A trademark is an exclusive legal right
A trademark is an exclusive legal right that allows the holder to protect names, logos, labels, or colors that are either directly attached to a product or are otherwise used to distinguish services and set products apart from competitors in the public eye.
The exclusive right of a trademark arises at the moment of application
The exclusive right of a trademark arises at the moment of application with the INPI, provided that the name, logo, or color are not already under exploitation by previous trademarks.
A trademark application with the INPI gives the holder exclusive rights and a monopoly
A trademark application with the INPI gives the holder exclusive rights to and a monopoly on its name, sign, logo, or color under the condition of regular exploitation either directly or indirectly (licensing) and risking a lapse within 5 years from the date of deposit if not consistently renewed for a period of 10 years, without limit.
A trademark allows the holder to prohibit its use by third parties
A trademark granted by the INPI allows its holder to prohibit third parties from using a similar or identical name, sign, logo, or color for similar or identical products or services (counterfeits). Action is then taken whenever there is a risk of public confusion about the origin of the product or service.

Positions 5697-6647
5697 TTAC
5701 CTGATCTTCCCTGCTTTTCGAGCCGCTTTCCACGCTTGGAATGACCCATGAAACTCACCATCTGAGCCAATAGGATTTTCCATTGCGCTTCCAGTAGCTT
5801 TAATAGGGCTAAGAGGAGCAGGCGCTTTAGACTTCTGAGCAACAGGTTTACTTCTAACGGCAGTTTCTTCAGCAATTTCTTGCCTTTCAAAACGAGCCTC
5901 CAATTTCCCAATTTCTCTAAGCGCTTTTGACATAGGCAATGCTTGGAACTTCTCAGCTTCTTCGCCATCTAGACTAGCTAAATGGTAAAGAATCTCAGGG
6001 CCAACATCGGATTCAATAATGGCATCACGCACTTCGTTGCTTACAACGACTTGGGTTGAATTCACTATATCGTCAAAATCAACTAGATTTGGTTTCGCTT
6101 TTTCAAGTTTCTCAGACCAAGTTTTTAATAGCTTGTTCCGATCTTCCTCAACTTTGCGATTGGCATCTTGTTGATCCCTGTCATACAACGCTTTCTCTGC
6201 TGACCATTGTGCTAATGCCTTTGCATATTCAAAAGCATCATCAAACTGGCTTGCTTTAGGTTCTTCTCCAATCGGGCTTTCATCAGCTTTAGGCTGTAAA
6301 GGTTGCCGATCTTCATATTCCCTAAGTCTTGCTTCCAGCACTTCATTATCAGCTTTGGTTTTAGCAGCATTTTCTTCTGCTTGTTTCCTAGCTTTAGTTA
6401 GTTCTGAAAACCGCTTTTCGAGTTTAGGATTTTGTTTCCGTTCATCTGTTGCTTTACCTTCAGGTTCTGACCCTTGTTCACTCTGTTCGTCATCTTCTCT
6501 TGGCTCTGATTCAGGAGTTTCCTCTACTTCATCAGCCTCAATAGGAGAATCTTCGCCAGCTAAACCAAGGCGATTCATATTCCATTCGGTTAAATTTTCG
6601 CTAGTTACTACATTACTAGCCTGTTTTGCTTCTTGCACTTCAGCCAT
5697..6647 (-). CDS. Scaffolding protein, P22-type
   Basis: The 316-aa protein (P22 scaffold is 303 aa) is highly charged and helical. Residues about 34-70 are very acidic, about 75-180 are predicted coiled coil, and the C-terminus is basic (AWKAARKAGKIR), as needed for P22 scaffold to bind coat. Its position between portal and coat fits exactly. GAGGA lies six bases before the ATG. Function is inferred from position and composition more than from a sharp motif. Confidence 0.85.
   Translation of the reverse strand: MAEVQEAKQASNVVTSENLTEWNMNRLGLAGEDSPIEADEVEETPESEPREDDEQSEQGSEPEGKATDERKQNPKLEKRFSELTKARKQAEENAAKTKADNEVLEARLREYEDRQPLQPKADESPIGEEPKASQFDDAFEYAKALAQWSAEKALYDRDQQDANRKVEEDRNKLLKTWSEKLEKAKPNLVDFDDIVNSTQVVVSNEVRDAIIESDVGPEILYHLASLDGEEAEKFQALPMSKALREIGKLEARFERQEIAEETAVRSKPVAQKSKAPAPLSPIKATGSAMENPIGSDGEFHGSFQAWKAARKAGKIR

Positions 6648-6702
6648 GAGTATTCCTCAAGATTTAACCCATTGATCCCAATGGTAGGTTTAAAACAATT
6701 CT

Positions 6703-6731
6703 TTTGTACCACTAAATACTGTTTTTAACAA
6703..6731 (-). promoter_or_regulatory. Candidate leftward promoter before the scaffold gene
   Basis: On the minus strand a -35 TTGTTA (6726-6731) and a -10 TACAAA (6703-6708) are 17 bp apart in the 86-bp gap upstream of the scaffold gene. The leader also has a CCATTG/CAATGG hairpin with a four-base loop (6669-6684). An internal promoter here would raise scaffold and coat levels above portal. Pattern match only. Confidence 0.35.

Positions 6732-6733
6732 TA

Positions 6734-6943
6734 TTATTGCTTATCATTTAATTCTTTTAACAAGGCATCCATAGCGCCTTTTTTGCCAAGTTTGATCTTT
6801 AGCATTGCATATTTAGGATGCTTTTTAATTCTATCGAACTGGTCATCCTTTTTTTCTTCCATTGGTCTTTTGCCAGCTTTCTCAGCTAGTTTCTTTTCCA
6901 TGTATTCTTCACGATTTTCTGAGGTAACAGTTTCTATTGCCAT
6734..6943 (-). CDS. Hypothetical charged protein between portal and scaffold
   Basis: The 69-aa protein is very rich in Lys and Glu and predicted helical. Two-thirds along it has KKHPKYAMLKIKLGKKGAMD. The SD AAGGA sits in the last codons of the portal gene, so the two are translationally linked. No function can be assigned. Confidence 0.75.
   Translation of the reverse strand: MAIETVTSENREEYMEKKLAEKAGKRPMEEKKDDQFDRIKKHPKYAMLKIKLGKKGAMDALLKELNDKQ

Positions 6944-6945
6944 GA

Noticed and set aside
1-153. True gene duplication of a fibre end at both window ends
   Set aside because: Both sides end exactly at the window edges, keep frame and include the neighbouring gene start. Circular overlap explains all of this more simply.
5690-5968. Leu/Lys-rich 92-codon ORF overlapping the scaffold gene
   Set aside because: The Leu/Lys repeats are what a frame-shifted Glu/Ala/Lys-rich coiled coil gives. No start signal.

Trademarks devoid of distinctive characteristics
Trademarks devoid of distinctive characteristics according to the law are: signs or names which, in everyday or professional language, simply constitute the necessary, generic, or usual designation of the product or service, as well as signs or names that may be used to designate a common characteristic of the product or service, such as: the species, quality, quantity, destination, value, geographical origin, or time of production. Also considered devoid of distinctive characteristics are signs that consist exclusively of a form imposed by the nature or function of the product, or confers substantial value upon it.
Trademarks that cannot be granted
Trademarks that cannot be granted are those that violate public order or decency, or whose use is legally prohibited, such as to mislead the public, especially with regard to the nature, quality, or geographical origin of the product or service.
Numerous procedures exist for obtaining trademarks internationally
Numerous procedures exist for obtaining trademarks internationally with priority given to those applied for within 6 months of the application date in France. These procedures include: a national application in the foreign country, an international trademark application using a single application for a group of countries, with independent examinations in some countries, and a community trademark application using a single, merit-based procedure.